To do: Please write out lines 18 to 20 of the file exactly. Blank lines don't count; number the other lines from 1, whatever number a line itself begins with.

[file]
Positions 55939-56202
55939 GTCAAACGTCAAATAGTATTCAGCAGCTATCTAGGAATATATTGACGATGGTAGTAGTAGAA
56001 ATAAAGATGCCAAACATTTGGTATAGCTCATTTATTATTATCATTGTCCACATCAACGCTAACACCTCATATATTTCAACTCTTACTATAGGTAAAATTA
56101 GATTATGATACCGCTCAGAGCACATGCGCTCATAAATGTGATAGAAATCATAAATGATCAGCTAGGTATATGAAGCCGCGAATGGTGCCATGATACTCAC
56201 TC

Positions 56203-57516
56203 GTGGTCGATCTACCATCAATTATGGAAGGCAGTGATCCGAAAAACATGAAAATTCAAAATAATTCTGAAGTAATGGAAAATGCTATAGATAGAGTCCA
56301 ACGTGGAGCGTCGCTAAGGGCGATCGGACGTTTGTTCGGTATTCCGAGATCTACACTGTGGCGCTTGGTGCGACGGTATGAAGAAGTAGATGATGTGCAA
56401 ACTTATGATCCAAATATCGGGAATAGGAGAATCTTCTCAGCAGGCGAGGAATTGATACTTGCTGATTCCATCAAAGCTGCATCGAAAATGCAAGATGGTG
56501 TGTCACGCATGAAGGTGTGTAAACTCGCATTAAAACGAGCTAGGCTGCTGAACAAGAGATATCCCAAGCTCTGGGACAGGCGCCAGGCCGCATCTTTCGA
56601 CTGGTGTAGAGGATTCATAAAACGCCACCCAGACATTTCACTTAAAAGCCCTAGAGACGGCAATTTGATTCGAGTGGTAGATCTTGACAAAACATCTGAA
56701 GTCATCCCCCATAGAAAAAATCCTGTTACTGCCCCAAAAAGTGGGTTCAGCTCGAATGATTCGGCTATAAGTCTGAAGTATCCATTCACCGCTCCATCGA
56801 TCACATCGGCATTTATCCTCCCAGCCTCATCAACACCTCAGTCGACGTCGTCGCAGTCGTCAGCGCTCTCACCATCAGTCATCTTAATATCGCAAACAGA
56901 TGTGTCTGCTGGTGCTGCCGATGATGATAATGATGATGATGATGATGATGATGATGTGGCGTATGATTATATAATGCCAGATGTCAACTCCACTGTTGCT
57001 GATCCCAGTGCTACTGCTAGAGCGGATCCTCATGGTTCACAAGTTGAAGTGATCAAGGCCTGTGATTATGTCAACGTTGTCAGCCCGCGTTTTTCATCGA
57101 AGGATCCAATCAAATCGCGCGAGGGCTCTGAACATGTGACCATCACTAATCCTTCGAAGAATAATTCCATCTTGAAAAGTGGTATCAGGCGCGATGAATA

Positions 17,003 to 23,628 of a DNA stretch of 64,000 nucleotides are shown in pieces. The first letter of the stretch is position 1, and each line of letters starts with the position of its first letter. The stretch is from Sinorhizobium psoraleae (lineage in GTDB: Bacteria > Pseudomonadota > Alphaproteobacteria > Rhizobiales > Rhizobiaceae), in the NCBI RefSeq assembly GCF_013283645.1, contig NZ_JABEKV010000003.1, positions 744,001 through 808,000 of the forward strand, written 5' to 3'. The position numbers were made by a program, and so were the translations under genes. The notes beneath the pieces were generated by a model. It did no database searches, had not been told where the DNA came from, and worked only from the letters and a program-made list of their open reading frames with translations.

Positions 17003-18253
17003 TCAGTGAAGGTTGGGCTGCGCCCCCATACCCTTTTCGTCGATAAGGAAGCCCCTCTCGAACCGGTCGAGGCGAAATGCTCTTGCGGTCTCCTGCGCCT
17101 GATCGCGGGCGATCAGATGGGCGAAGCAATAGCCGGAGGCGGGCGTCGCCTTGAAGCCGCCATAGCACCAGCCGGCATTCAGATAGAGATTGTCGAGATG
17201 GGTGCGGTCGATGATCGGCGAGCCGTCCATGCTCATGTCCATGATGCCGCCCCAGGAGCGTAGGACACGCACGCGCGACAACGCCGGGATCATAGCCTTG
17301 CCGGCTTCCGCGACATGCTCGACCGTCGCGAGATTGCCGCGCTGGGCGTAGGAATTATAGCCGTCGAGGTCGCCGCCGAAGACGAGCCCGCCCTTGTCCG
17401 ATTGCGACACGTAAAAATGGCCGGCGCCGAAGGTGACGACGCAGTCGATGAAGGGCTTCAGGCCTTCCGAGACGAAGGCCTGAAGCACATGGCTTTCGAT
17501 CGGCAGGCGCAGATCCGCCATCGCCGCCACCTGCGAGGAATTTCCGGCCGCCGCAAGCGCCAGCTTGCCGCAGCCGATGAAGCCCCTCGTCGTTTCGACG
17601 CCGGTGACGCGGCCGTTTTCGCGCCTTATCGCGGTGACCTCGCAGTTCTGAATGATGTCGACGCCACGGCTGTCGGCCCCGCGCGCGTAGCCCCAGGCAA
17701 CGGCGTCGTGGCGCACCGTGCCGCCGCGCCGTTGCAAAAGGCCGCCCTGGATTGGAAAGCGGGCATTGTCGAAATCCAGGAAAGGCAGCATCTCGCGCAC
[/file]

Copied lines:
Positions 17003-18253
17003 TCAGTGAAGGTTGGGCTGCGCCCCCATACCCTTTTCGTCGATAAGGAAGCCCCTCTCGAACCGGTCGAGGCGAAATGCTCTTGCGGTCTCCTGCGCCT
17101 GATCGCGGGCGATCAGATGGGCGAAGCAATAGCCGGAGGCGGGCGTCGCCTTGAAGCCGCCATAGCACCAGCCGGCATTCAGATAGAGATTGTCGAGATG